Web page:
A literature review can be just a simple summary of the sources, but it usually has an organizational pattern and combines both summary and synthesis. A summary is a recap of the important information of the source, but a synthesis is a re-organization, or a reshuffling, of that information. It might give a new interpretation of old material or combine new with old interpretations. Or it might trace the intellectual progression of the field, including major debates. And depending on the situation, the literature review may evaluate the sources and advise the reader on the most pertinent or relevant.
How is a literature review different from an academic research paper?
The main focus of an academic research paper is to develop a new argument, and a research paper will contain a literature review as one of its parts. In a research paper, you use the literature as a foundation and as support for a new insight that you contribute. The focus of a literature review, however, is to summarize and synthesize the arguments and ideas of others without adding new contributions.
How do I know when I can stop?
Literature reviews can be tricky because you don't want to stop before you've found everything relevant to your topic. There are a couple of guidelines for knowing when to stop looking for materials.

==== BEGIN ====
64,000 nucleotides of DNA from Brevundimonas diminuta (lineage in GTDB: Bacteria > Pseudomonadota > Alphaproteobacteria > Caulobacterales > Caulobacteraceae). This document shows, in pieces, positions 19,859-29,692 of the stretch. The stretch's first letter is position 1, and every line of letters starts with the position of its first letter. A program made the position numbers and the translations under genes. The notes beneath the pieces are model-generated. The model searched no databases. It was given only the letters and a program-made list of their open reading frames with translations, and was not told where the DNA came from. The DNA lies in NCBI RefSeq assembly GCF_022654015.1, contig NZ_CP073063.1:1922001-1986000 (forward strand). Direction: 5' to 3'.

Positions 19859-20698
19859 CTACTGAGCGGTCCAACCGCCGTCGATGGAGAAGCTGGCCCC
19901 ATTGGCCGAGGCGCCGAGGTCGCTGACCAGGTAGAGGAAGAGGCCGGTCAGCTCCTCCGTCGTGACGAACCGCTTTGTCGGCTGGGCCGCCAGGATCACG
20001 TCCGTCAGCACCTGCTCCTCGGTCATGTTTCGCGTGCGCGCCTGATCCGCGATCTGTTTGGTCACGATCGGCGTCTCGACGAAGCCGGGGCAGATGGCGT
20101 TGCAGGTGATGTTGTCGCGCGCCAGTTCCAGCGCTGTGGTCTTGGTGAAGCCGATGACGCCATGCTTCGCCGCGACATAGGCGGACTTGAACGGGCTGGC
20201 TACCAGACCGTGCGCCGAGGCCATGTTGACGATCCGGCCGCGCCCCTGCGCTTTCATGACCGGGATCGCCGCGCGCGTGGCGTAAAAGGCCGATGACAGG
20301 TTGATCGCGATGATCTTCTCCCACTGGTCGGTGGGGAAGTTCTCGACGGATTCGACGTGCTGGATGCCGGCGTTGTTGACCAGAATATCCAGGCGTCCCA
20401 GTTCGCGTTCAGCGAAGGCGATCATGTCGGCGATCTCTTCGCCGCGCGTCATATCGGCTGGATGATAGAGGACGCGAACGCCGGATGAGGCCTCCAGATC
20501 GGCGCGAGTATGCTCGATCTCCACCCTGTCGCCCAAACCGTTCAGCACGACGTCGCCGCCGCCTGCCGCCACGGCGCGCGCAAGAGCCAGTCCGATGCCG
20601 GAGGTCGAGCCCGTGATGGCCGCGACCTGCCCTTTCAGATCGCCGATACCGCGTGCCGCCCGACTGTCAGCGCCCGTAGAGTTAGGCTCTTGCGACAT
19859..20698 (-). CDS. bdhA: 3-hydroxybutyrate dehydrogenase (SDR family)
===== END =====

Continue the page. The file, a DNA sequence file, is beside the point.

If you have done steps 1.1-1.3 (below), when you start to see the same articles over again, then you have done your due diligence and can consider your lit review complete. That isn't to say an article might not slip through, but if you have done the steps below, then the chances of a really important article slipping past you is pretty slim.
Searched all relevant databases, using a variety of keywords and subject headings
Mined article bibliographies for their cited references
Think of the assignment timeline. If you are writing your PhD thesis you can spend more time doing a comprehensive lit review than if you only have a few weeks until an assignment is due. At some point you need to stop.